Audio Landscape: The whole sequence set on Skaro is beautifully brought to life by Andy Hardwick. Birds wheel through the air, children sing and dance and the Daleks are giggling their tentacles off! Coupled with some delicate fluting music, its a triumph by all concerned. Thunder rumbling, rain lashing outside, screaming horse, a flashback to Lucie’s death erupts in a grand explosion, birds screaming, an echoey cave, dripping water, a trans solar disc descending on the city, Daleks and children laughing together. The sudden time ram at the climax really made me jump!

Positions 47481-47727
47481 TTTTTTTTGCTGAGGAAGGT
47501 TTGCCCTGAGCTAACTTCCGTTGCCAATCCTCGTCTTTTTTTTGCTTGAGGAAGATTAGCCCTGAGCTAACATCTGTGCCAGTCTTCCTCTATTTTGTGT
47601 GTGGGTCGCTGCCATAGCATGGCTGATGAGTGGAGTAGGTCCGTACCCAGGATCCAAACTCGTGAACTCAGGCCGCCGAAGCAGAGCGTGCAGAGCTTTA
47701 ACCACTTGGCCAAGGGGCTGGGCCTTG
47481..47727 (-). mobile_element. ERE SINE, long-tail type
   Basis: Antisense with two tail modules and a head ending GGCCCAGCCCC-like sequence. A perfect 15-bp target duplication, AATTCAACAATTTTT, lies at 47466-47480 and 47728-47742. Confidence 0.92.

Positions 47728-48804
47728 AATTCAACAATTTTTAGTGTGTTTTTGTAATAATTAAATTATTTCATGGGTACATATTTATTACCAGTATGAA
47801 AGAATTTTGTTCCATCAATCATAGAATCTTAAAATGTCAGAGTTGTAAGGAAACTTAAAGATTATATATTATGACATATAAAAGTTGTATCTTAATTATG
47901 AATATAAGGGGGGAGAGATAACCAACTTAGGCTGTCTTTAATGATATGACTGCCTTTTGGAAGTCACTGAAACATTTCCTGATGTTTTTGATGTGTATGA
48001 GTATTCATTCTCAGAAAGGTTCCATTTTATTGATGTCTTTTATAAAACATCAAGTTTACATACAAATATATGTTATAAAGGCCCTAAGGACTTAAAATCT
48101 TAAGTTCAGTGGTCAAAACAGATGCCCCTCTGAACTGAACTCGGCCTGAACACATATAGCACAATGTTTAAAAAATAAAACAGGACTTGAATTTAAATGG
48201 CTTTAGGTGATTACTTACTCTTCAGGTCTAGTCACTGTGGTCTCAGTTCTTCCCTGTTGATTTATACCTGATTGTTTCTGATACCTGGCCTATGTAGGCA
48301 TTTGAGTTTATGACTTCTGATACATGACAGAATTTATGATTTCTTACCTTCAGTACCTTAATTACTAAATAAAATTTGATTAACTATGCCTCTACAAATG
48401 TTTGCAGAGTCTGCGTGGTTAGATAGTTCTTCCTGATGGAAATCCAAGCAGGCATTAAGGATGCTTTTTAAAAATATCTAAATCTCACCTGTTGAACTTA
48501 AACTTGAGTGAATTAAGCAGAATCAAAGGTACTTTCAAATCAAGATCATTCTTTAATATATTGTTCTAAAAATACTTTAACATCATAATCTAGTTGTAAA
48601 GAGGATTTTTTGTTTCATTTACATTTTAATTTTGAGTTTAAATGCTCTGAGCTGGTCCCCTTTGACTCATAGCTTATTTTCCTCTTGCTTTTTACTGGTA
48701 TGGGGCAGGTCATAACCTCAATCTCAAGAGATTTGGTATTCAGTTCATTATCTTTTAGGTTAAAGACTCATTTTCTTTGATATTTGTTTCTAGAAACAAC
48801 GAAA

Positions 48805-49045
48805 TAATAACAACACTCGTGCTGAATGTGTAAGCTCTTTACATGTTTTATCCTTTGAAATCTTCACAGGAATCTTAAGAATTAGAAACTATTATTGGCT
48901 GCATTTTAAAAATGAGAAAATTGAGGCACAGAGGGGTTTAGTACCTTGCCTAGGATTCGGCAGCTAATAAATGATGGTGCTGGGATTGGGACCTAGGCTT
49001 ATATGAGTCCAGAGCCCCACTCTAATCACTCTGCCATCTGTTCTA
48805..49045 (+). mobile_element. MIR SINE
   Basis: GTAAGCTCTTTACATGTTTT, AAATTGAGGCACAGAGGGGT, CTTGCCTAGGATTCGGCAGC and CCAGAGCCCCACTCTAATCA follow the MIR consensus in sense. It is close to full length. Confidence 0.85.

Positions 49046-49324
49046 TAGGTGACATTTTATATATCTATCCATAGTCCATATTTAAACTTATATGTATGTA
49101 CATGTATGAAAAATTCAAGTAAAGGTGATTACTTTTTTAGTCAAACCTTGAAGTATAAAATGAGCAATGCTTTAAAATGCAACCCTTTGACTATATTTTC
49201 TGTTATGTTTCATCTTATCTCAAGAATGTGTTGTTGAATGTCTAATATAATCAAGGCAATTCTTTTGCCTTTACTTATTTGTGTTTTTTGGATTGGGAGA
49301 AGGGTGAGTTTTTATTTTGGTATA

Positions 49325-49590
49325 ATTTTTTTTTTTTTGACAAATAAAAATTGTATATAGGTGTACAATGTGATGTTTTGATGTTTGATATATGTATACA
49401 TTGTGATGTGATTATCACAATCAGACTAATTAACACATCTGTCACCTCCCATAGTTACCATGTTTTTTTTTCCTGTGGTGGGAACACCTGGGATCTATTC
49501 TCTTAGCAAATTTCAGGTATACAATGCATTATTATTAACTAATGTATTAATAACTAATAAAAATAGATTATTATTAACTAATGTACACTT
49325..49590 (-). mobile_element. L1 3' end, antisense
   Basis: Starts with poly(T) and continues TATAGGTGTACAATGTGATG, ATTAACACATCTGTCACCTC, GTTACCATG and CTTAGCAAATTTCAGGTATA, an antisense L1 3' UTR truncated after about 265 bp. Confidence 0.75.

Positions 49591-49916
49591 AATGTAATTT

Isn’t it Odd: Proof conclusive that most actors cannot sound natural donning a fake Irish accent. Its one of the most elusive of drawls. There is no way on this Earth that the child that Kotris is holding on the cover is two years old. That’s a baby! Its at this stage that the cuts back to Straxus and the Lord President start to tire. Ultimately their presence does make sense but not until the last installment. There are plenty of moments like that in Dark Eyes that jar and that is the sagas greatest fault – the best writers can slip in clues early on that come to fruition during the conclusions. In Dark Eyes, Briggs has a habit of crowbarring in random scenes that rather point out that they are important set up because they have absolutely nothing to do with the story that is being told at that point. They leave you thinking ‘erm, how is that relevant to anything?’ and yet during the last installment you’ll be thinking ‘oh I see what that was all about now!’ I have certainly seen a more seamlessly plotted epic, or ones with slightly less obtrusive set up. Gah! The revelation that the trip to Skaro was just a narrative cul de sac and has no impact whatsoever on the story is, frankly, infuriating. Its by far the best location this adventure has offered up to this point and yet it proves to be the most irrelevant segment of the entire four hour tale. Superb time filler but time filler all the same (although I did like the label ‘psychotic crusader’ for the Doctor). As soon as the illusion has done its work (killed half an hour or so) the Daleks sweep in and kill those responsible for bringing it to life. Its an unsubtle metaphor for Briggs cutting that intriguing storyline dead. By the end of A Tangled Web (basically anything after the Dalek City illusion is revealed) the clunky plotting starts to make the narrative stutter with plenty of moments when the disc could end on a great cliffhanger (I personally thought that ‘if that doesn’t whet the Doctor’s appetite, nothing will…’ would have been the best place for the music to kick in) but it just feels like it goes on running on the spot for ten minutes before suddenly tripping to a forgettable halt. Kotris has simply been classified as ‘X’ and there is only one reason for obscuring his identity – he’s either going to turn out to be the Doctor (been done before), the Master (surely they wouldn’t pull off that trick with another box set?) or Straxus (because that’s the only surprise left).